Alert May 29, 2012

AIA Introduces New Post-Grant Review Procedures Before PTO

The recently enacted America Invents Act (“AIA”) is the most far reaching reform to the patent laws in the United States since 1952. One significant change is the AIA’s introduction of several new procedures for challenging the validity of an issued patent before the United States Patent and Trademark Office (“PTO”). The AIA provides for post-grant review of new patents. Post-grant review, however, will only be available to challenge patents that issue under the AIA’s new first-to-file regime. Of more immediate concern, the AIA also provides for a new inter partes review (“IPR”) procedure that will be available to challenge any enforceable patent, including those issued before enactment of the AIA.

The new IPR will replace the current inter partes reexamination proceeding on September 16, 2012. Like reexamination, IPR is intended to provide a quick and inexpensive alternative to litigation in the federal courts to challenge the validity of issued patents. Anyone with issued patents or who conducts business in an industry with competitors that wield patents should be familiar with the opportunities and challenges presented by the new IPR procedures.The most significant differences between the current reexamination procedures and the IPR procedures include:
  • Trial Proceeding – The AIA creates a new Patent Trial and Appeal Board (“PTAB”) that will conduct IPR trials before a panel of experienced administrative patent judges. The trial proceeding will provided for limited discovery. The decision of the PTAB will be appealable directly to the U.S. Appeals Court for the Federal Circuit, which is a significantly more streamlined process than reexamination.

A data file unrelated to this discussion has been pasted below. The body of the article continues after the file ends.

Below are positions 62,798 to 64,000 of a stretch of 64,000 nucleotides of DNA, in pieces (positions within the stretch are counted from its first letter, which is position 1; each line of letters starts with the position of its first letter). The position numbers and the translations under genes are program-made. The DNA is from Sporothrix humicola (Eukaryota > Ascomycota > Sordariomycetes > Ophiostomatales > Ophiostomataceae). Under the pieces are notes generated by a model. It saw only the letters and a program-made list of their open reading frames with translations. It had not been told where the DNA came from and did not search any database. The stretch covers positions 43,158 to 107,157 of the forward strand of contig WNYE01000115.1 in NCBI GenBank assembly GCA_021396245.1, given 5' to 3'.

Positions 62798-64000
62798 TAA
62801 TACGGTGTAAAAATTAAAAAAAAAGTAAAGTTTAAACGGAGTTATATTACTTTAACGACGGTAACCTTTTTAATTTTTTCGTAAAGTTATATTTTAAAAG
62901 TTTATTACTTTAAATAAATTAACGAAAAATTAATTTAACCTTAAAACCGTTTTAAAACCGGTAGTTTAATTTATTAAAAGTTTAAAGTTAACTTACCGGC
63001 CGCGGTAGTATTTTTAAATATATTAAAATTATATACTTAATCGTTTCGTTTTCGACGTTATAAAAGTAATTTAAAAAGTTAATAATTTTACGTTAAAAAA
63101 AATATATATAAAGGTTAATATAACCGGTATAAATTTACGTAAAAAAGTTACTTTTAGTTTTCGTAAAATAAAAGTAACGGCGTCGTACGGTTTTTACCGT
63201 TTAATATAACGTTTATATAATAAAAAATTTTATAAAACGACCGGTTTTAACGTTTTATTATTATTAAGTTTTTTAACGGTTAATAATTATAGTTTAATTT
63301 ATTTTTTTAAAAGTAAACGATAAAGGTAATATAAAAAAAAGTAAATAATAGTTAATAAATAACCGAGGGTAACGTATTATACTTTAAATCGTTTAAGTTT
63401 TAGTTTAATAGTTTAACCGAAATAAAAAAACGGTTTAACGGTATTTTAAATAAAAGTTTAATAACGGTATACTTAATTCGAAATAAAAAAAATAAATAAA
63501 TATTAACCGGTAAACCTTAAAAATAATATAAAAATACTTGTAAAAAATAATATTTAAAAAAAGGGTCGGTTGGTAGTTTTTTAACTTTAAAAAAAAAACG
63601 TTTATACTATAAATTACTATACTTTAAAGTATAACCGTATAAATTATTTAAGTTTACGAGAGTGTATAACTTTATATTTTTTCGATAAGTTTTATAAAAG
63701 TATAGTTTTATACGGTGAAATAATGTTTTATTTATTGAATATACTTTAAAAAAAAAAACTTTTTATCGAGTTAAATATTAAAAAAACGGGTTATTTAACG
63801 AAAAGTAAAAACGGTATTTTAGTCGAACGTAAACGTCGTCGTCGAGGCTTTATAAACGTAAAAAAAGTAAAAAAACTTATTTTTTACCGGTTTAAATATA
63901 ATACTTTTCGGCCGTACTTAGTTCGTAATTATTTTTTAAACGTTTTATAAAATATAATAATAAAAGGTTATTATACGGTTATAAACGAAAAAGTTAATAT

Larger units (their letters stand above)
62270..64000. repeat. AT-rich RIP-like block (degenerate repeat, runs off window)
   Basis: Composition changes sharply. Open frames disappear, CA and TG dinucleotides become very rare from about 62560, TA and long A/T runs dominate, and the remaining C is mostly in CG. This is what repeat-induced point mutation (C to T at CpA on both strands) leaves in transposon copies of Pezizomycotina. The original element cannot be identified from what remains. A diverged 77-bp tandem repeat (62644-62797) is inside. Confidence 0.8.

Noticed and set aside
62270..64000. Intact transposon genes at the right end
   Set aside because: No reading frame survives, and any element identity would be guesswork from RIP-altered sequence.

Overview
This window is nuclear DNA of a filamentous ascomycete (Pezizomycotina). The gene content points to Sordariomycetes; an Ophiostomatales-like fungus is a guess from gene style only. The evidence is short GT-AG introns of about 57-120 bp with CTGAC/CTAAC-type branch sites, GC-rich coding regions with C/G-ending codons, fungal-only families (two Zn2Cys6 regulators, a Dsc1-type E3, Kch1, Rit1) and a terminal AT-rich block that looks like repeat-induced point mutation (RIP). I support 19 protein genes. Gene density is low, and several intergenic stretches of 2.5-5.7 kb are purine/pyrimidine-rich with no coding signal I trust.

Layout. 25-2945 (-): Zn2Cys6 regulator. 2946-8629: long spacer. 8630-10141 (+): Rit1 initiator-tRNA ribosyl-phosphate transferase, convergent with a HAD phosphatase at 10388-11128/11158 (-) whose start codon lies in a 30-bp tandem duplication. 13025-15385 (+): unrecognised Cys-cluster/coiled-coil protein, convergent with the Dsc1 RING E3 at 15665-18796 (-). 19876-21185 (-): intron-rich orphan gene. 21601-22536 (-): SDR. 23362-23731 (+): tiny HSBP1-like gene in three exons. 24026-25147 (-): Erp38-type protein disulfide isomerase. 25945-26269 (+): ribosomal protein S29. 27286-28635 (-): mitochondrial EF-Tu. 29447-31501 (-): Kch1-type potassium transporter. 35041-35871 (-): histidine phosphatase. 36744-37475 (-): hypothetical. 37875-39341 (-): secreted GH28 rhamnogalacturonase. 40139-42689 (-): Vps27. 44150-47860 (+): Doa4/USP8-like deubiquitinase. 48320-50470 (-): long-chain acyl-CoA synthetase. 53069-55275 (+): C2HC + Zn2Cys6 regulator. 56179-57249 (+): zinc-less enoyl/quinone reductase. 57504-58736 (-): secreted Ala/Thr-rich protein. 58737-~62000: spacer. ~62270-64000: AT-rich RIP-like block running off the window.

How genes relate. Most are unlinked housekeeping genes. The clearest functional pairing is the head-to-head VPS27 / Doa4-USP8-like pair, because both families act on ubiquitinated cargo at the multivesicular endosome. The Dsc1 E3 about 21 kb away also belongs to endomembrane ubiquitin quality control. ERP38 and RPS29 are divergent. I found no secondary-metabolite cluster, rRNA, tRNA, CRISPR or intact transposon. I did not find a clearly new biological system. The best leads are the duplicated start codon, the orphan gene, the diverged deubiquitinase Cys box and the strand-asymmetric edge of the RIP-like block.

• Timing – One disadvantage to challenging the validity of patent in federal court is the length of time – typically several years – it takes to resolve the issue. The AIA requires that IPR trials be completed within 18 months (one year with a possible six month extension) from the time that the IPR trial is instituted.
  • Time Frame – The effort required to prosecute or defend an IPR trial is likely to be greater than the equivalent reexamination proceeding due to the additional discovery provisions. However, the compressed time frame in which the trial must be completed should serve to keep costs in check. In any case, the cost of an IPR will be significantly lower than a trial in federal court.
Like reexamination, IPR only provides a means for challenging the novelty and obviousness of a patented invention based on prior patents and printed publications. A petition to institute an IPR may be filed by anyone from nine months after a patent issues through the time when the patent ceases to be enforceable. Also, similar to inter partes reexamination, challengers must choose between IPR and civil trials. Once a final decision is rendered on the validity of the patent claims, the challenger may not retry the issue in either the federal courts or by an IPR.

Patents owners and others concerned about the validity of an issued U.S. patent should be aware that on September 16, 2012, the new IPR trial will become available. The IPR trials are intended to be an effective mechanism for settling validity issues and should be used to challenge a patent where there is reason to believe that the patented invention is described or obvious over prior patents or other publications.